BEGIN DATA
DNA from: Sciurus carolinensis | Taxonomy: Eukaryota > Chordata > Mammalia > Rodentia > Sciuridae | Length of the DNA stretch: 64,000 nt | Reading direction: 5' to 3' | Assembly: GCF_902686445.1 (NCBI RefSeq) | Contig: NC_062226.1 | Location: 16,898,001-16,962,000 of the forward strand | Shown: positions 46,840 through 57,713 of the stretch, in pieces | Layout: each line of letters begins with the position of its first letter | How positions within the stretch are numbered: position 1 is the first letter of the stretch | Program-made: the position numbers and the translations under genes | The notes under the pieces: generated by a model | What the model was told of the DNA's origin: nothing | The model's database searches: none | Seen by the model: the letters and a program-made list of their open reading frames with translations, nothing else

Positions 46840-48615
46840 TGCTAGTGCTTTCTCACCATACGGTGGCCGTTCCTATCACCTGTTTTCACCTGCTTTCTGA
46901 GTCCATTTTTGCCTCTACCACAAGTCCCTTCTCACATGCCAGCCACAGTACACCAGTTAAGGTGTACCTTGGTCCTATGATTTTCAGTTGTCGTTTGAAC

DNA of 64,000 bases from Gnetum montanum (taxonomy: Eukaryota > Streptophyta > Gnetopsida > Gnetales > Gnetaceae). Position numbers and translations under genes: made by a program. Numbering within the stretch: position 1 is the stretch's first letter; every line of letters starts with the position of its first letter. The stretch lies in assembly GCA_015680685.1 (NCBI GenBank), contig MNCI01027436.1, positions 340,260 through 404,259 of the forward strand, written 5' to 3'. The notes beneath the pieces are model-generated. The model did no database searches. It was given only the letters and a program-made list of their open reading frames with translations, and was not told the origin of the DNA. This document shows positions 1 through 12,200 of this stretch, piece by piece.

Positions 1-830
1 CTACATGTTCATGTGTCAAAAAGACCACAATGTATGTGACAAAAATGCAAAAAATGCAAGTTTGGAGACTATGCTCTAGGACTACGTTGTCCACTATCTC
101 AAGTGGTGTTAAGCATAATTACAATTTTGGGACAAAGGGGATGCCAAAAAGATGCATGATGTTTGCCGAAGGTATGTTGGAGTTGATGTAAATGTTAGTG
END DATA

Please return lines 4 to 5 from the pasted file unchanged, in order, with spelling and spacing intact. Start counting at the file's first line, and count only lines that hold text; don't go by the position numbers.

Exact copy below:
46901 GTCCATTTTTGCCTCTACCACAAGTCCCTTCTCACATGCCAGCCACAGTACACCAGTTAAGGTGTACCTTGGTCCTATGATTTTCAGTTGTCGTTTGAAC

DNA of 64,000 bases from Gnetum montanum (taxonomy: Eukaryota > Streptophyta > Gnetopsida > Gnetales > Gnetaceae). Position numbers and translations under genes: made by a program. Numbering within the stretch: position 1 is the stretch's first letter; every line of letters starts with the position of its first letter. The stretch lies in assembly GCA_015680685.1 (NCBI GenBank), contig MNCI01027436.1, positions 340,260 through 404,259 of the forward strand, written 5' to 3'. The notes beneath the pieces are model-generated. The model did no database searches. It was given only the letters and a program-made list of their open reading frames with translations, and was not told the origin of the DNA. This document shows positions 1 through 12,200 of this stretch, piece by piece.